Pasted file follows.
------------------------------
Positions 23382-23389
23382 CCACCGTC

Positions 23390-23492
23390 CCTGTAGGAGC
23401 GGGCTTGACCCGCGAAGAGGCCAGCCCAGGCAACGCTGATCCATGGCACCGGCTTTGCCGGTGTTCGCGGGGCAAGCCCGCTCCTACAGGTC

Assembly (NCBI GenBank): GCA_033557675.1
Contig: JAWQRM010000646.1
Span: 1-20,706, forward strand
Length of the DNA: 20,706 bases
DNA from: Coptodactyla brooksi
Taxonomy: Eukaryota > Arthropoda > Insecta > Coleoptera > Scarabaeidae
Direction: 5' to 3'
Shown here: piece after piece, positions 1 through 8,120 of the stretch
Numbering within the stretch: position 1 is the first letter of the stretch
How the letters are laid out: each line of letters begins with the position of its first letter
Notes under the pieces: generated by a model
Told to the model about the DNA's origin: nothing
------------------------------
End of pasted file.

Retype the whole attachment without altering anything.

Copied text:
Positions 23382-23389
23382 CCACCGTC

Positions 23390-23492
23390 CCTGTAGGAGC
23401 GGGCTTGACCCGCGAAGAGGCCAGCCCAGGCAACGCTGATCCATGGCACCGGCTTTGCCGGTGTTCGCGGGGCAAGCCCGCTCCTACAGGTC

Assembly (NCBI GenBank): GCA_033557675.1
Contig: JAWQRM010000646.1
Span: 1-20,706, forward strand
Length of the DNA: 20,706 bases
DNA from: Coptodactyla brooksi
Taxonomy: Eukaryota > Arthropoda > Insecta > Coleoptera > Scarabaeidae
Direction: 5' to 3'
Shown here: piece after piece, positions 1 through 8,120 of the stretch
Numbering within the stretch: position 1 is the first letter of the stretch
How the letters are laid out: each line of letters begins with the position of its first letter
Notes under the pieces: generated by a model
Told to the model about the DNA's origin: nothing